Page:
Riff Raffer Mark Weber, Chromatic expert and collector, acquired a few non chromatics recently. Three crazy little Jazz Masters (possibly – definitely two) landed in his lap – two with a box and one without. The Club Queen Jazz Master (the one without), has what looks like an attachment for extra loudness the Fortissimo. This same attachment has also been witnessed on a Gretsch Song Master model. I called on Guru Pat (Missin) for an explanation of the elaborate set up of the most impressive The Club Queen. “It’s basically a standard diatonic, but the lowest three holes with double reeds are tuned in octaves to beef up the chords. Pat had seen a similar model elsewhere and later recalled, “the one I had in mind was made by Schlott and is in their 1936 catalog under the name “Club: Königin”, which means “Club Queen”. Why is it so?

There maybe a question regarding the harps matching the boxes or vice versa. The orange box with Jazz Master emblazoned on top contained a harmonica stamped Begleitung (German for accompaniment) on both cover plates, but Jazz Master was nowhere to be seen. I find this to be a little weird. Begleitung is a generic name which has appeared on other chord harmonica brands. The Jazz Master line was produced for an english market (Australia) so a German titled harmonica would be a little out of place in the land ‘Down Under’. The style of writing of Begleitung does match Bass engraved on the reverse plate of the Bass Jazz Master. So perhaps they are related. To throw another spanner in the works, Pat Missin has a very similar miniature bass harmonica made by Bohm with the same stamp except on very different sliding cover plates. What! What! What!

The bass Jazz Master was presented in a box with the colourful graphic of three musicians, which usually contained a harmonica stamped with the same cursive Jazz script. Having said that I’ll say this, the Jazz and the Jazz Master are both manufactured by Schlossmeinel. So it is possible the box was made available for both. Who(se) nose? Anyhoo a great find Mark.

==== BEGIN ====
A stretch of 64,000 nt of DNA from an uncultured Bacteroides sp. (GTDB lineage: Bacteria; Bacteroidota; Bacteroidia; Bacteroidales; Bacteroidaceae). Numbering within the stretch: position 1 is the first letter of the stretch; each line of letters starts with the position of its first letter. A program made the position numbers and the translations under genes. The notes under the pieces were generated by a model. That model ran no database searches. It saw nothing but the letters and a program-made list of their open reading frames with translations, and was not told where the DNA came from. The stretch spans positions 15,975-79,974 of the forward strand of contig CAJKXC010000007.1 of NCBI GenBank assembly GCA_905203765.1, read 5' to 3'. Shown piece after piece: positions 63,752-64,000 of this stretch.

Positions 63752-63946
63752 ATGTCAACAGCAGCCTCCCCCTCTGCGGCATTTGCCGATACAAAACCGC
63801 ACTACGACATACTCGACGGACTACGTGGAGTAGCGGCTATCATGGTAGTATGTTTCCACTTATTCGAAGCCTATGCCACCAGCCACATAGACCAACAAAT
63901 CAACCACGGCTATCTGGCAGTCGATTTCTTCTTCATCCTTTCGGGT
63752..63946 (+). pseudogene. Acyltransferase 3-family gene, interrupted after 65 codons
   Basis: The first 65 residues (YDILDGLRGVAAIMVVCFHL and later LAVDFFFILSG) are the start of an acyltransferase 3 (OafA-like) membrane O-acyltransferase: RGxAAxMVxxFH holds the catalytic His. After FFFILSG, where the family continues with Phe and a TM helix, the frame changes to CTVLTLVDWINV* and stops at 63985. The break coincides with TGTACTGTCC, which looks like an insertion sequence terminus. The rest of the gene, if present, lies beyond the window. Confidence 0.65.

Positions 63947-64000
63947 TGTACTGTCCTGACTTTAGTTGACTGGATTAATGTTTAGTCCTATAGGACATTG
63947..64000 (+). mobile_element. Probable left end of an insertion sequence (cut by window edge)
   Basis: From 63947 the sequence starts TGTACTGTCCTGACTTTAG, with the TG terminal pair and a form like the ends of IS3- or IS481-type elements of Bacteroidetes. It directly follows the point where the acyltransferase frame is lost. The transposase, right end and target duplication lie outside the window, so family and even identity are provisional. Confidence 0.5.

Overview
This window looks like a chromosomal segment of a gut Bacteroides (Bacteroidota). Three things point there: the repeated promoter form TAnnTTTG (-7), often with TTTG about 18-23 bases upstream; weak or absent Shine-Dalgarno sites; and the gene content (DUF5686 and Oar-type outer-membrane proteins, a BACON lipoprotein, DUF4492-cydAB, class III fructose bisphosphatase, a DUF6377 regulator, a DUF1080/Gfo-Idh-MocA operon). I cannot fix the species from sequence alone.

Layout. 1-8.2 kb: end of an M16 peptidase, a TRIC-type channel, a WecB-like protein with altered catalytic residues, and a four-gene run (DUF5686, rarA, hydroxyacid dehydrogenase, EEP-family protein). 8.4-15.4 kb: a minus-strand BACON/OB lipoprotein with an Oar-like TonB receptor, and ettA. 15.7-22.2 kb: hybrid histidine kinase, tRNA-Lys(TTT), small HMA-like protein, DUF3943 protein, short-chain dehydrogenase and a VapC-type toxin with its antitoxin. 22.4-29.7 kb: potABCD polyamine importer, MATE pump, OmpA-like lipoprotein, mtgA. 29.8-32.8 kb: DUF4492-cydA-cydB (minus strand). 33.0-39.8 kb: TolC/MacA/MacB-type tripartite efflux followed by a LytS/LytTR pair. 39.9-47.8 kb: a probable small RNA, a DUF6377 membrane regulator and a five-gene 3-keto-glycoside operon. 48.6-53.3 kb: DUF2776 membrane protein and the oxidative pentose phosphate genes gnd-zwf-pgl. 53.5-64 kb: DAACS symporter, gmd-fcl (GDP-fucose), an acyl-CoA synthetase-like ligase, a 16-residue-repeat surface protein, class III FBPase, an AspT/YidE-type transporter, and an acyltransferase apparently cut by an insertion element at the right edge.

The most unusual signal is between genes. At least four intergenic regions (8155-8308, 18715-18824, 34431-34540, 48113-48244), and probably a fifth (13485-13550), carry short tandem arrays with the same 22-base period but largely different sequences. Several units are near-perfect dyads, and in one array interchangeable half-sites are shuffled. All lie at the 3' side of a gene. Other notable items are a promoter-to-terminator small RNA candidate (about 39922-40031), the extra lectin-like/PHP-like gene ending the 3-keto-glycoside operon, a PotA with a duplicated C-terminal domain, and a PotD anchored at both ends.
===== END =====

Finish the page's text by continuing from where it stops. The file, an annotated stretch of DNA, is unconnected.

A Doug Dawson specimen.

For more information on the Jazz Master and to check out my version with mouse ears, head over to Masters of Jazz.

Benoit & the Ol’ Dawg Hisself

Benoit (pronounced Ben Wah not Ben Oit)

Benoit’s new album ‘Mountain’, which has a wee bit of harp from yours truly, shouldn’t be too far away and my single Locomotive Weave is coming round the mountain too! We’re just stokin’ the furnace. Look out for them in 2023.

Short Snort

Next year’s first of the month, is a Short Snort (Organ) – just a quickie for your visual and intellectual pleasure. Lookout! There will be a few more Pictorials in the coming year like this month’s feature The Big One . Until 2023 have a Merry Christmas – see you in the New Year with a little luck (we can help it out).